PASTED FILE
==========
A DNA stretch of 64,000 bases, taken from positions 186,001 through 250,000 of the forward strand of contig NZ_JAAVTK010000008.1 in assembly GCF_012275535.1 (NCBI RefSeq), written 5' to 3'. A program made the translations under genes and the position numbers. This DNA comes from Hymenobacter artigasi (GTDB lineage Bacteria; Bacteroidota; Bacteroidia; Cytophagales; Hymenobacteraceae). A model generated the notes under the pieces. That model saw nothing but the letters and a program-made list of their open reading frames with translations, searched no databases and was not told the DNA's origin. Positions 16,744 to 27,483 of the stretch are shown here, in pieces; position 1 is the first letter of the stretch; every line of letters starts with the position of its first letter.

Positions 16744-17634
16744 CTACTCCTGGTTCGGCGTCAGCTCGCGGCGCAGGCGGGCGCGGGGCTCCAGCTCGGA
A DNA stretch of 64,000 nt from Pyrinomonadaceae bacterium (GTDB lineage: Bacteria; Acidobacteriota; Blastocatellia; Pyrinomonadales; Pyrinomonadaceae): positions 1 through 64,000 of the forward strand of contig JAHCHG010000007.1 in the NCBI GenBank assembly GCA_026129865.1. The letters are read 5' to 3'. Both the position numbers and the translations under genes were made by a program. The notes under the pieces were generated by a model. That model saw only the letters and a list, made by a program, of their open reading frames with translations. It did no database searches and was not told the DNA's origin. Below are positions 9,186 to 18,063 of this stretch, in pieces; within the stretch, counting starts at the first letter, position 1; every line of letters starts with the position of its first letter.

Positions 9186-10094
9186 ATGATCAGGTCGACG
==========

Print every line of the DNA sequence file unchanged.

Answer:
A DNA stretch of 64,000 bases, taken from positions 186,001 through 250,000 of the forward strand of contig NZ_JAAVTK010000008.1 in assembly GCF_012275535.1 (NCBI RefSeq), written 5' to 3'. A program made the translations under genes and the position numbers. This DNA comes from Hymenobacter artigasi (GTDB lineage Bacteria; Bacteroidota; Bacteroidia; Cytophagales; Hymenobacteraceae). A model generated the notes under the pieces. That model saw nothing but the letters and a program-made list of their open reading frames with translations, searched no databases and was not told the DNA's origin. Positions 16,744 to 27,483 of the stretch are shown here, in pieces; position 1 is the first letter of the stretch; every line of letters starts with the position of its first letter.

Positions 16744-17634
16744 CTACTCCTGGTTCGGCGTCAGCTCGCGGCGCAGGCGGGCGCGGGGCTCCAGCTCGGA
A DNA stretch of 64,000 nt from Pyrinomonadaceae bacterium (GTDB lineage: Bacteria; Acidobacteriota; Blastocatellia; Pyrinomonadales; Pyrinomonadaceae): positions 1 through 64,000 of the forward strand of contig JAHCHG010000007.1 in the NCBI GenBank assembly GCA_026129865.1. The letters are read 5' to 3'. Both the position numbers and the translations under genes were made by a program. The notes under the pieces were generated by a model. That model saw only the letters and a list, made by a program, of their open reading frames with translations. It did no database searches and was not told the DNA's origin. Below are positions 9,186 to 18,063 of this stretch, in pieces; within the stretch, counting starts at the first letter, position 1; every line of letters starts with the position of its first letter.

Positions 9186-10094
9186 ATGATCAGGTCGACG